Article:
The Spanish Ambassador was also present, marking the historic connexion between the people of Spain and St James. Like so many of the older parishes in the Westminster diocese (parish records date back to 1732), St James's Spanish Place can trace its origins to penal times and to the benefactions of a nearby Catholic embassy, and a fascinating explanation of the parish's history can be found on the parish website.
Having previously been based in Ely Place, the Spanish Embassy was once in Hertford House (now the Wallace Collection) and in 1791 a chapel was built in Spanish Place (close to the site of the present church, and of sufficient renown to have been mentioned by Thackeray in Vanity Fair as the church attended by the Marchioness of Steyne) to serve the needs of Catholics serving there.
Although the Embassy moved elsewhere long ago and the London Vicariate assumed control of the chapel in 1827, and although the chapel was replaced by the present building in the 19th century, there are many reminders of Spanish heritage in the church, including Alfonso XIII's personal standard, which hangs above the door from the sacristy into church, and the twin crowns situated above two prime positions in choir set aside for visits from the King and Queen of Spain. It is, however, mere coincidence that the colours of the Spanish flag are reflected in the colours of the Marylebone Cricket Club.
At that mass last week, the Marylebone Ordinariate Group was also joined for the first time by its newest member, Rupert Brennan Brown. Known to most of the group from his time at St Mary’s Bourne Street (and the third member of the group to be married there), Rupert was received into the Church some years ago but has now joined the Ordinariate, taking advantage of the provision that enables former Anglicans who were received into the Church prior to Anglicanorum Coetibus to become members of the Ordinariate.
A great occasion, happy for the parish of course and for those of us privileged to be hosted by it, but also happy very specifically for us in the Marylebone Ordinariate Group, because now we found ourselves reunited with one from whom we had been separated. A certain extract from Blessed John Henry Newman's Apologia pro Vita Sua came to mind.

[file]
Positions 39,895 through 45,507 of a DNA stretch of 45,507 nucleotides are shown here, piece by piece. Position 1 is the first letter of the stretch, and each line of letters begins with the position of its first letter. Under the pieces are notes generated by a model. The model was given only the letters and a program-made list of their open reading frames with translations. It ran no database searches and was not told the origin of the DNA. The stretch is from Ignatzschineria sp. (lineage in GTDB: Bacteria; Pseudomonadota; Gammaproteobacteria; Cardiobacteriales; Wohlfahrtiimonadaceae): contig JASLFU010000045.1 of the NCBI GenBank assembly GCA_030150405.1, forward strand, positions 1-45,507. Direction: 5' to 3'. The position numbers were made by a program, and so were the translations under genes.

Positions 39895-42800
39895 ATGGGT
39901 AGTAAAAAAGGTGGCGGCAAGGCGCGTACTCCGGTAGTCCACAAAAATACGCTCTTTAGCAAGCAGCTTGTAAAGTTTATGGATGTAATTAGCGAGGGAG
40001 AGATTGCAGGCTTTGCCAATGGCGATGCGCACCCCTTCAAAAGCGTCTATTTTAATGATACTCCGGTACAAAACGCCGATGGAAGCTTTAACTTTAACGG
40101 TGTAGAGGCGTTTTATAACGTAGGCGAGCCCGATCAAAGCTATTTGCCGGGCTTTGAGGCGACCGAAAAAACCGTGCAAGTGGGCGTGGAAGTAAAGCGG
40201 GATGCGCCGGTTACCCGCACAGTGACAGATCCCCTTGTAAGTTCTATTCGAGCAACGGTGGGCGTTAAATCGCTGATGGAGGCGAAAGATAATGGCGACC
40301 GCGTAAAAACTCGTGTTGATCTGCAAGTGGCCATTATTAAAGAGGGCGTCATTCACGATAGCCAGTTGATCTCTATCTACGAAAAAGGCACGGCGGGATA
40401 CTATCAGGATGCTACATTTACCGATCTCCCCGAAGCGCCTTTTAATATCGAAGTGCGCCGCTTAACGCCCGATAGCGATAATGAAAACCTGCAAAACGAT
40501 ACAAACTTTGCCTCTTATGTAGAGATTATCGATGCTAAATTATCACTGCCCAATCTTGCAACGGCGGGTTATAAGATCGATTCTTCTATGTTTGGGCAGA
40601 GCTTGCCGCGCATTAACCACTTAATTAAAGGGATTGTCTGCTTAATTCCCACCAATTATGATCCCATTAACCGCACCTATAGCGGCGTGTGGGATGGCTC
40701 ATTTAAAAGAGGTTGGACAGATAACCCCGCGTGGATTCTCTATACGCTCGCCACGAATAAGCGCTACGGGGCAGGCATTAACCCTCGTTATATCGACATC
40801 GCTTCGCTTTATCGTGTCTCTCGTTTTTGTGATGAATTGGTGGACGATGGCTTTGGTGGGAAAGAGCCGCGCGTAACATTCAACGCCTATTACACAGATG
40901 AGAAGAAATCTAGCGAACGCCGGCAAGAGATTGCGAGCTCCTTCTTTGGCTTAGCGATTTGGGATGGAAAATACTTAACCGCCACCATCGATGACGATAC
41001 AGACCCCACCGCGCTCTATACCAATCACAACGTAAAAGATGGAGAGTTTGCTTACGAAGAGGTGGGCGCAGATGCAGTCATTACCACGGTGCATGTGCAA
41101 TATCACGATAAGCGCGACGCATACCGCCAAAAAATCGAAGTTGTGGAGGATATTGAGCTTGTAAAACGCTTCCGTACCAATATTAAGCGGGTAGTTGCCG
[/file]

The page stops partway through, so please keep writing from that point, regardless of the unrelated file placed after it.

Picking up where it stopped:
And I earnestly pray for this whole company, with a hope against hope, that all of us, who once were so united, and so happy in our union, may even now be brought at length, by the Power of the Divine Will, into One Fold and under One Shepherd.We were also delighted to note that among the clergy in the sanctuary, Fr Christopher Pearson was one of the concelebrants.
For us, the highlight among a venerable feast of music was Victoria's O Lux et Decus Hispaniae.
O lux et decus Hispaniae Sanctissime Jacobe, qui inter Apostolos primatum tenens, primus eorum martyrio laureatus. Alleluia.This powerful piece, previously unknown to us, sat beautifully alongside other much more familiar music. The setting of the ordinary of the mass was Mozart's Coronation Mass, and as well as a Jubilate Deo from Giovanni Gabrieli, we were delighted to hear the Finale from Vierne's Organ Symphony No. 1, which had also been played after the Ordinariate's Anniversary Solemn Evensong and Benediction at St James's earlier this year. Those of you interested in hearing what music in St James's sounds like, as well as merely seeing plenty of photos of this stunning building, can find a video on our post entitled A Perfect Setting.
O light and grace of Spain, most holy James, he who held primacy among the Apostles, was the first of them to take the laurels of martyrdom. Alleluia.
A few photos of the great day follow below. Those of you interested in the Spanish connection will note that the picture of the Abbot preaching (so reminiscent of the excellent photos of Monsignor Newton preaching in that same place some months ago) shows the aforementioned personal standard of King Alfonso XIII of Spain in the background.